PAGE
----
Japan's Prime Minister Shinzo Abe talks to journalists during a joint news conference with European Commission President Jean-Claude Juncker and European Council President Donald Tusk following their meeting during an EU-Japan summit at the European Council headquarters in Brussels, Thursday, April 25, 2019. Japanese Prime Minister Shinzo Abe and top EU officials discussed trade, bilateral ties and North Korea. (AP Photo/Francisco Seco)

North Korea, trade high on agenda for Trump-Abe meeting

April 26, 2019 - 12:54 pm

WASHINGTON (AP) — North Korea's nuclear program and trade are at the top of the agenda for President Donald Trump's meeting Friday with Japanese Prime Minister Shinzo Abe, one of the president's key backers on the world stage.

The meeting comes on the heels of Thursday's nuclear talks between North Korean leader Kim Jong Un and President Vladimir Putin of Russia. Trump's second summit with Kim in Hanoi in February ended with no agreement, but the president says progress is being made.

"I have a great relationship with Kim Jong Un," Trump told reporters at the White House. "I appreciate that Russia and China are helping us. And China is helping us because I think they want to — they don't need nuclear weapons right next to their country. But I also think they're helping us" because the U.S. and China are engaged in trade talks.

Kim had harsher words for Trump. North Korea's state-run Korean Central News Agency said Friday that Kim strongly criticized Washington for taking a "unilateral attitude in bad faith" that caused the diplomatic standstill following the meeting with Trump in Hanoi.

Following their talks on Thursday, Putin said Kim is willing to give up nuclear weapons, but only if he gets ironclad security guarantees supported by a multinational agreement. He also told Putin that the situation on the Korean Peninsula has reached a "critical point" and whether tensions resume will "entirely depend on the U.S. future attitude."

Trump did not appear to be taken aback by Kim's comments to Putin, who supports sanctions and diplomatic efforts to get North Korea to give up its nuclear weapons.

"I think we're doing very well with North Korea," Trump said. "A lot of progress is being made. I appreciated President Putin's statement yesterday. He wants to see it done, also. I think there's a lot of excitement toward getting a deal done with North Korea."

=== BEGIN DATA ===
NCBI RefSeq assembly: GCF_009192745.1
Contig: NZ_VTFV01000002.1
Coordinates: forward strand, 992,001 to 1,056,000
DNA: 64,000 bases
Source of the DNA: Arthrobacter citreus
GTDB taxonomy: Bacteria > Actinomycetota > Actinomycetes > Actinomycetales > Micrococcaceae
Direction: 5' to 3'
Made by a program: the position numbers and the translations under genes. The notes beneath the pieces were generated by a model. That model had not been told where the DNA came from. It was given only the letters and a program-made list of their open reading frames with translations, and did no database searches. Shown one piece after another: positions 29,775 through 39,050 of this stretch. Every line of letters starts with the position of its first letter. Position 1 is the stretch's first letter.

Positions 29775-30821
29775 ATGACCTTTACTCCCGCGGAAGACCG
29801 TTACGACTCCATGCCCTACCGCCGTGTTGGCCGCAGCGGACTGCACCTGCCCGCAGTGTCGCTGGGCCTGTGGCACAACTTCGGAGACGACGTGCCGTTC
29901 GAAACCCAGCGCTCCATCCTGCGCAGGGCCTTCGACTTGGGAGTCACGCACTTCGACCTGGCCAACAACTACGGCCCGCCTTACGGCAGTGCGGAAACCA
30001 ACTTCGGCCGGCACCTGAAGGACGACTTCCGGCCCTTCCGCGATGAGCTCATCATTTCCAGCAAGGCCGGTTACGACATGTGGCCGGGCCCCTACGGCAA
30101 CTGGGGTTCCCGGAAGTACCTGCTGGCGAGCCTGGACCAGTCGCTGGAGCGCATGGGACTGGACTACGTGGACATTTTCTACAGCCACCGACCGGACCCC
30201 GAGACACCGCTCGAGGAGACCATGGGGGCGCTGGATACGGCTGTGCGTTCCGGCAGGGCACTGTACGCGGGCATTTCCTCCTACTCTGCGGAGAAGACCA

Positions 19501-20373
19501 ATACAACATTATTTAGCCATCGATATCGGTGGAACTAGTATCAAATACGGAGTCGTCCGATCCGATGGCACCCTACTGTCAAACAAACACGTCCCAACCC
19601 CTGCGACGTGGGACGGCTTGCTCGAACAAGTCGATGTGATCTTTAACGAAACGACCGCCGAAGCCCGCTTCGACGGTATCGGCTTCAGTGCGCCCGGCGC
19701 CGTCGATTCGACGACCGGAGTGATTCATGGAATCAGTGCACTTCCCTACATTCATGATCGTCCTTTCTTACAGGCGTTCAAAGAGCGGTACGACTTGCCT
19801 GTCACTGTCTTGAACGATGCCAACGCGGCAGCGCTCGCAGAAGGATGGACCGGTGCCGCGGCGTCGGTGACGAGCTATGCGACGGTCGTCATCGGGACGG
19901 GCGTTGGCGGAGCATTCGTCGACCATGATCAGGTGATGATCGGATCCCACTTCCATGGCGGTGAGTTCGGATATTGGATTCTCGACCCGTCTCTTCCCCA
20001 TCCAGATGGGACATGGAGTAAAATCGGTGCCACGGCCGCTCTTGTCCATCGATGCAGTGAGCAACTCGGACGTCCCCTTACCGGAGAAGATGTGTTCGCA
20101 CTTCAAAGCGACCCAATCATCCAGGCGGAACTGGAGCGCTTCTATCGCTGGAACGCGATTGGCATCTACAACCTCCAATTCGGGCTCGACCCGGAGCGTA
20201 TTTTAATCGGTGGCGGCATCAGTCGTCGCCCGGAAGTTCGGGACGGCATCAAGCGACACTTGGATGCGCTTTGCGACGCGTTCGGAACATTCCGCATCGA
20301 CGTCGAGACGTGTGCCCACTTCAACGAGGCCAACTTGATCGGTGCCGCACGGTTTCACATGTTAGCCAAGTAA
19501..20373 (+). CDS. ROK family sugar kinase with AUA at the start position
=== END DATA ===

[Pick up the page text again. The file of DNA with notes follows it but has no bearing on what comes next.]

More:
Beyond the formal talks between Trump and Abe, the Japanese leader and his wife, Akie, were to help celebrate first lady Melania Trump's 49th birthday Friday at a couples' dinner in the White House residence.

Abe was the first foreign leader to meet with Trump after he won the 2016 presidential election. The two share a love for golf, have teed off together both in Japan and the U.S., and are expected to play golf Saturday.

Trump and the first lady will reciprocate in May by traveling to Japan for a state visit to meet the new emperor.

The United States and Japan announced that they would open trade negotiations in September 2018. U.S.-Japan friction about trade mounted after Trump took office and started seeking to fix a chronic trade imbalance totaling $67.6 billion in Japan's favor last year, according to U.S. figures.

Japan — the world's third largest economy — only reluctantly agreed to the talks with the U.S. as a way to stave off tariffs that Trump has threatened to impose on imported autos. Last fall, Abe said at a news conferences on the sidelines of the U.N. General Assembly that the U.S. had agreed not to impose tariffs that had been threatened on Japanese autos. The U.S., however, could still impose the so-called Section 232 tariffs on autos, which would escalate trade tensions.

The trade war is slowing the Japanese economy. Japan's exports to China fell 9.4% from a year earlier, although exports to the United States rose 4.4%, exacerbating the politically sensitive trade surplus.

The trade talks also focus on farm products.

Japanese officials have said that they made significant concessions on imports of dairy and other farm products in earlier trade negotiations and that's as far as Japan is willing to go. Japan's conservative ruling party has traditionally relied on strong support from rural voters and has sought to protect the country's farm sector from foreign competition.

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AP Writer Deb Riechmann contributed to this report.

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